Four of the five Househusbands of Hollywood are actors, and the fifth is former Los Angeles Dodger Billy Ashley, who is married to makeup artist Lisa Ashley. This is significant because the house-husbandry actually takes a back seat to the bad acting, staged moments, cutesy direct-to-camera confessionals and celeb-reality trappings. The whole reality-as-sitcom exercise is for the most part about as compelling as vacuuming the house, although provided that you don't believe a word of it, I suppose fleeting parts are mildly entertaining.
To say the "Househusbands" and their spouses are an attention-hungry group would be the height of understatement, beginning perhaps with local KTTV personality, Fox Sports weather gal and diet pitchwoman Jillian (Barberie) Reynolds, who proves she can be brash, loud and annoying in an entirely new space. She is married to Grant Reynolds, who is joined by Darryl M. Bell (aka Mr. Tempestt Bledsoe); Danny Barclay (whose wife, Catherine, is an attorney); and the aforementioned Ashley.
Finally, there's Charlie Mattera, whose wife, Gail, is a psychologist and refuses to be shown on camera lest that harm her practice. (Think Vera on "Cheers" or, since she's sometimes heard speaking to him on the phone, Carlton the doorman from "Rhoda.")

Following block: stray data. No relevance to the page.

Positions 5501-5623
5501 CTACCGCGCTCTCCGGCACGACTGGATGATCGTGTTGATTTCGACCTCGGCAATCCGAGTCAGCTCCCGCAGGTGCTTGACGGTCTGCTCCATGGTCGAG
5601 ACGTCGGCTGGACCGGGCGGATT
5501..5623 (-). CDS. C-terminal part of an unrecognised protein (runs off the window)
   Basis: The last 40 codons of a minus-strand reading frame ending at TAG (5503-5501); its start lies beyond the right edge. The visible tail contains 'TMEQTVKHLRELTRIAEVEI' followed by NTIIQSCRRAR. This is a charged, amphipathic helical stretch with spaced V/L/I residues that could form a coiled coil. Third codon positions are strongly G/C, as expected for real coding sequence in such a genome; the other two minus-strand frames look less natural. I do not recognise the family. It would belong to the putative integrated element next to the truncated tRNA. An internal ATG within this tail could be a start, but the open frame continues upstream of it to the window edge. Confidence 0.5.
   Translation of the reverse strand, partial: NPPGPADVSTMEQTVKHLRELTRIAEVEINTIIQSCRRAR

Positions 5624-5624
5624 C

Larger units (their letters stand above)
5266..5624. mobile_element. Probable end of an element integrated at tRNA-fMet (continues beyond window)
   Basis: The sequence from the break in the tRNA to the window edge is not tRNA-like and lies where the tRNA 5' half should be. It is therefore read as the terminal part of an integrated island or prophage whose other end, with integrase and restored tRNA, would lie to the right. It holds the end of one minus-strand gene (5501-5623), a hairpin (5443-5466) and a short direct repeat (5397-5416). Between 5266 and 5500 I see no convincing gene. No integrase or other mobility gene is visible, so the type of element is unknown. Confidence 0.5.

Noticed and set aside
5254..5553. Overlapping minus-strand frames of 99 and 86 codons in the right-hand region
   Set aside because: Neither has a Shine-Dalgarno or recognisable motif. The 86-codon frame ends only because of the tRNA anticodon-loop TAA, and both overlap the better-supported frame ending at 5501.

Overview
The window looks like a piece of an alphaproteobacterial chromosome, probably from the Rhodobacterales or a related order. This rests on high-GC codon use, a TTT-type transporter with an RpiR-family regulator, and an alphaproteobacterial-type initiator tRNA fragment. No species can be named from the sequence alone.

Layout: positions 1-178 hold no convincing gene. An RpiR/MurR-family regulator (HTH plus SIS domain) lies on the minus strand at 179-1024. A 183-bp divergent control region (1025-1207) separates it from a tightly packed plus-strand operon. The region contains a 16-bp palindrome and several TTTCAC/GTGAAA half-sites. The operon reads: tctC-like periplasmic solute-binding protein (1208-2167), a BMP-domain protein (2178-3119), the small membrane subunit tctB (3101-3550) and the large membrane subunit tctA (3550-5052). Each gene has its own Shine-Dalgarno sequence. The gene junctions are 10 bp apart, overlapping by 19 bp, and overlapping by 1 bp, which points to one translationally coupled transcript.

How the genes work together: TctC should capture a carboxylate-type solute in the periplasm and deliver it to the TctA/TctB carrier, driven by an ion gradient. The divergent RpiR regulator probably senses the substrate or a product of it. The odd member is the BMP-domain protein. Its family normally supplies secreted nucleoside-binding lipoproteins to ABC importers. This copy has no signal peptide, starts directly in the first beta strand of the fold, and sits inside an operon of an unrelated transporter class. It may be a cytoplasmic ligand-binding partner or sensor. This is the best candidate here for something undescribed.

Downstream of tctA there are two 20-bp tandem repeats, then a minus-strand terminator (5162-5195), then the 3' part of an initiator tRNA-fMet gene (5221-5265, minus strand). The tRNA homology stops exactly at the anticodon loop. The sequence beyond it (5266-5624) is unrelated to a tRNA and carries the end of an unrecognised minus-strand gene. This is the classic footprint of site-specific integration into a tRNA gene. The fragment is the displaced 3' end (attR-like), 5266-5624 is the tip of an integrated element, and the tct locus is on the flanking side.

Fortunately, Charlie is friends with Ryan O'Neal, who appears periodically hanging out with him. Father to a newborn, Charlie is also wrestling with breaking it to his in-laws that he was once a bank robber who served prison time, meaning a national TV audience (OK, let's get real: a Fox Reality Channel TV audience) learns the truth about his past indiscretions before they do.
And so it goes. Bell teaches his kids to play poker. Barclay puts on a chicken suit for a children's party. At various points the five guys hang out together - not because they seem to have any pre-existing ties, necessarily, but simply because they have been cast in the show and, well, that's the gig. The couples fight obligingly, and Lisa tells her kids that she lied about being married previously.
The producers insist it's all real, but this is difficult to swallow, inasmuch as the action unfolds with the same sense of authenticity as an episode of "Rules of Engagement."
"Househusbands" pretends to be about shifting marital dynamics and social mores, and almost by accident, there is some evidence of that. Mostly, though, it's just another family sitcom starring a bunch of actors - and one ambitious morning TV host - auditioning for their next jobs.
Faced with that cast, I actually liked the invisible psychologist best.